05 February 2019, The Tablet

Brumadinho mine disaster: We cry tears of mud and blood

by Dario Bossi

The State continues to grant licenses to extractive projects when it should be monitoring them to guarantee safety of communities and environment

Brumadinho mine disaster: We cry tears of mud and blood

People search for bodies 10 days after the collapse of the Brumadinho dam
Photo: Fotoarena/SIPA USA/PA Images

I am writing from a violated community.

Brazil’s deadliest mining disaster in decades has devastated Minas Gerais and all Latin American communities affected by the arrogant violence of the extractive industries. The mining dam collapse spewed out sludge, a by-product from iron ore mining, which engulfed our community.

Now is the time to stop calling disasters caused by the irresponsible behaviour of companies "environmental accidents".

In the light of the scale of destruction caused, as well as the stress placed on water resources by day-to-day mining operations, investors need to question whether investing in mining companies is compatible with care of our Common Home.

Three years ago, on 5 November 2015, a mining dam owned by VALE SA, together with BHP Billiton, collapsed causing the deaths of 19 people and irrecoverable pollution of the entire Doce River basin.

We stare in horror at the brown mudslide landscape of yet another dam collapse, with many more deaths, serious casualties, and damage to the surrounding environment.

Previous governments facilitated the uncontrolled expansion of mining in the country, promoting the National Mining Plan and reformulating, by decree, the Legal Framework of Mining.

Since 2011, the population of Brumadinho and the region have been demonstrating in an organised way against the mine, its impacts and threats.

In December 2018, a civil society group called the ‘The FONASC’, wrote an official statement to the State Secretary of the Environment, denouncing the "Córrego do Feijão" mine and requested a suspension of its license. Their calls were ignored. 

One month later, a deposit of toxic waste broke in the "Córrego do Feijão" mine and caused the deaths of 84 people with hundreds still missing. The company had obtained an environmental license for the expansion of 88 per cent of its activities.

The newly elected President of Brazil, Jair Bolsonaro, in response to financial pressure, expressed the plan to make environmental control and licensing as flexible as possible.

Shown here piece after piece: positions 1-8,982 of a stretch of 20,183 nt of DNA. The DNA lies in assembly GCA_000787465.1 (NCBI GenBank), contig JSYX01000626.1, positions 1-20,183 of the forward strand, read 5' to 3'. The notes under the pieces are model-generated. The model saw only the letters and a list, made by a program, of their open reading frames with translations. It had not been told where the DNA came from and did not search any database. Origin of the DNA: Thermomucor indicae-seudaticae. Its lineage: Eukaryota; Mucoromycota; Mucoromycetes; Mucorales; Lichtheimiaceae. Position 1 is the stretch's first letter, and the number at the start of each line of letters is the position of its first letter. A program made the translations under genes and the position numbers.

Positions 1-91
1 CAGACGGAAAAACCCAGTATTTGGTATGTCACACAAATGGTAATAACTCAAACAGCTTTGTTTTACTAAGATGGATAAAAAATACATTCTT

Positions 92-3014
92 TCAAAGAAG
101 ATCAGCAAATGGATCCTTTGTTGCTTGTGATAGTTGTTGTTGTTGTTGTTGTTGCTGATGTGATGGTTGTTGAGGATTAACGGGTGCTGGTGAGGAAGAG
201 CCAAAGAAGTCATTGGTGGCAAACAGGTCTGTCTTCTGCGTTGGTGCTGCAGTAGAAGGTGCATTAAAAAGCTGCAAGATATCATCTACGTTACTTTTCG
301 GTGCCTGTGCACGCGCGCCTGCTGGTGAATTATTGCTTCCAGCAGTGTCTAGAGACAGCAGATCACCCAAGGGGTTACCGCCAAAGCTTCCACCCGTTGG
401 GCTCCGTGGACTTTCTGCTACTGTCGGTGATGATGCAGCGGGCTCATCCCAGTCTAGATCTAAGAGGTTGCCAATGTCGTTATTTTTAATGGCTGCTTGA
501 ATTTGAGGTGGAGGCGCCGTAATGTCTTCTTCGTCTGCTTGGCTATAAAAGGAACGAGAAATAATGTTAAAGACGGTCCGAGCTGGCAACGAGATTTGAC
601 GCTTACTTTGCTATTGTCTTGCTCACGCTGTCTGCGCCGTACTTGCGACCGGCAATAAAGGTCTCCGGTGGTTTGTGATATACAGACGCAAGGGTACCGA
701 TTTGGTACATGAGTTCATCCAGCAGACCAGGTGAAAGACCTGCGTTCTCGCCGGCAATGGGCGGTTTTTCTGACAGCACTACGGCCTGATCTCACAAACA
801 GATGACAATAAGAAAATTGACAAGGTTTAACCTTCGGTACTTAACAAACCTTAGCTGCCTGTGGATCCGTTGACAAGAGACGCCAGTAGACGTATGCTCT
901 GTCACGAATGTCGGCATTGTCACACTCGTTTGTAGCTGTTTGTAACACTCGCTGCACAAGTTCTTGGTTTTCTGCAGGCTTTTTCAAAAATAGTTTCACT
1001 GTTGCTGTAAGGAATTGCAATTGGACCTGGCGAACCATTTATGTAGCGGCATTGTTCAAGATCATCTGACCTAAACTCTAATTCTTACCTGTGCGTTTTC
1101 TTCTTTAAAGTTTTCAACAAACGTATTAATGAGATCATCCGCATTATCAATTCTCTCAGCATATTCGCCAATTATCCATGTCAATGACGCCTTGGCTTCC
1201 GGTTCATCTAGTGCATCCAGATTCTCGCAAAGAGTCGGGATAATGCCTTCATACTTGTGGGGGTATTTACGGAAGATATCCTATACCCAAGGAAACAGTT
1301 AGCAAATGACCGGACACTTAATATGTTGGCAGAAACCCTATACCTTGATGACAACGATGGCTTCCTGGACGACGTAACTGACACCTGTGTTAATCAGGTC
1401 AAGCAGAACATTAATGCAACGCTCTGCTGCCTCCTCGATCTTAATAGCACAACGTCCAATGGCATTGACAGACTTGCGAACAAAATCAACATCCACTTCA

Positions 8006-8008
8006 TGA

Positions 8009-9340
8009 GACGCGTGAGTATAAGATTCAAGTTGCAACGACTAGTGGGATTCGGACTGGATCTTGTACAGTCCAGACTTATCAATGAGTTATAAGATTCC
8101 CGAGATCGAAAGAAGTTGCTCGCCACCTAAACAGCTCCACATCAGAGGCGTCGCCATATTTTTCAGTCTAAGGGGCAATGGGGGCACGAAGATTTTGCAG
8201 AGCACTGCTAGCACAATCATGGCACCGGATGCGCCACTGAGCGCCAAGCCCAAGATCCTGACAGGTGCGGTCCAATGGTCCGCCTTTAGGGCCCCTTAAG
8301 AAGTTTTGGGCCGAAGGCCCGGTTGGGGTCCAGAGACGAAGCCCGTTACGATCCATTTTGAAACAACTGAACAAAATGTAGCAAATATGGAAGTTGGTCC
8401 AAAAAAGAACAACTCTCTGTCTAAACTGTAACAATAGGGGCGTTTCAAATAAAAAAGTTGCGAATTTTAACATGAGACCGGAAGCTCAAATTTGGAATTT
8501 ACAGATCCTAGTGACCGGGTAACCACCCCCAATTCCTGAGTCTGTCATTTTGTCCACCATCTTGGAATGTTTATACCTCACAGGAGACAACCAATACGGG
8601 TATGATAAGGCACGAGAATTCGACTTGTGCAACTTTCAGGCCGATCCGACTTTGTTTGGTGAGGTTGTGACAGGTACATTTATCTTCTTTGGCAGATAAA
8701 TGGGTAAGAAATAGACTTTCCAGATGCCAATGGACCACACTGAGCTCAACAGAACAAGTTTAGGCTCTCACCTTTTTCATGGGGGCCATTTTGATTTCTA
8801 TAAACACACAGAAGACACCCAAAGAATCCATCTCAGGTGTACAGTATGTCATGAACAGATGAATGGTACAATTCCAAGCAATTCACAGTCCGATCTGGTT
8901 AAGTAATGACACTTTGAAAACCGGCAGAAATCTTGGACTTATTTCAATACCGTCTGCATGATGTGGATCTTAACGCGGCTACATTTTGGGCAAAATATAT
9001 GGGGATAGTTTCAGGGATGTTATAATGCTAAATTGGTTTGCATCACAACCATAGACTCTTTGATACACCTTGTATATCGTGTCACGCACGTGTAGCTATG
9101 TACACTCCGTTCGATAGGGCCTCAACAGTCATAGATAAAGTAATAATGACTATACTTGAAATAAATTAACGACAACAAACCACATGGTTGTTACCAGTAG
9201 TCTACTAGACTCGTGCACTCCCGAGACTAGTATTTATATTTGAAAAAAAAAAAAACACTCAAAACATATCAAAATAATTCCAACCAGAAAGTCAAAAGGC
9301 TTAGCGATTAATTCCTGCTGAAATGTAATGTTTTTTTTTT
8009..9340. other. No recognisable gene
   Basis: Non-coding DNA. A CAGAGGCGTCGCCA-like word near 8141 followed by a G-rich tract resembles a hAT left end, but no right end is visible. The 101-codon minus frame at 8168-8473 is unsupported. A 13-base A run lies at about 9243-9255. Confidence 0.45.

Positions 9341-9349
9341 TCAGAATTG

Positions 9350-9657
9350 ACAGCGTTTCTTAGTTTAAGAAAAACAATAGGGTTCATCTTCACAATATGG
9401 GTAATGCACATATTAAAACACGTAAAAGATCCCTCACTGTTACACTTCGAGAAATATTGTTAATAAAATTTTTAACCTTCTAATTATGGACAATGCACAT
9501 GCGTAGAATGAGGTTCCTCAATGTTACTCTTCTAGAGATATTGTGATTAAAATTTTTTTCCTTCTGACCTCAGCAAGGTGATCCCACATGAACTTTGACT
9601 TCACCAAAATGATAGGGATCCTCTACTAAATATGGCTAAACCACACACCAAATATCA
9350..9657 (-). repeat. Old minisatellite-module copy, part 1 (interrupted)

His government stripped powers from the Environment portfolio, suspended contracts with Non-Governmental Organisations committed to defending the environment, and abolished secretariats that worked for public policies against global warming.

The State continues to grant licenses to extractive projects when it should be monitoring them to guarantee the safety and dignified life of the communities and the environment.

The government must understand that this growth model is unsustainable and lethal. Companies take over the territory, they consume vital resources such as water, trees, and leaves a community dependent on mining for their way of life.

Often, companies and governments call for mediation between the communities and the mining companies, using ‘dialogue’ to bring communities around to their viewpoint. They even look to use the churches, to give their process credibility.

However, their process often results in a systematic disqualification of different voices, and the loudest voices heard are those calling for progress, which profits the few.

This is not true dialogue; you cannot blackmail people who need jobs to survive in regions controlled by mining, without guaranteeing safety, health and social welfare at the same time.

The international community must use the opportunity that they now have at the UN to agree a Binding Treaty for Business and Human Rights and responsible, effective and prompt judicial processes for those companies who act with impunity and ignore the calls for justice, and compensation for poor, vulnerable families.

We will continue to accompany and work with the 70 dioceses across Brazil who are affected by extractive mining and stand alongside the survivors of these disasters who face the long road ahead of rebuilding their lives.

All Brazilians must be able to trust in the democratic system of environmental protection and the rights of the population.

We will silently embrace and comfort the families of Brumadinho with our tears.

Fr. Dario Bossi is a Comboni Missionary and Churches and Mining Network partner of UK aid agency CAFOD




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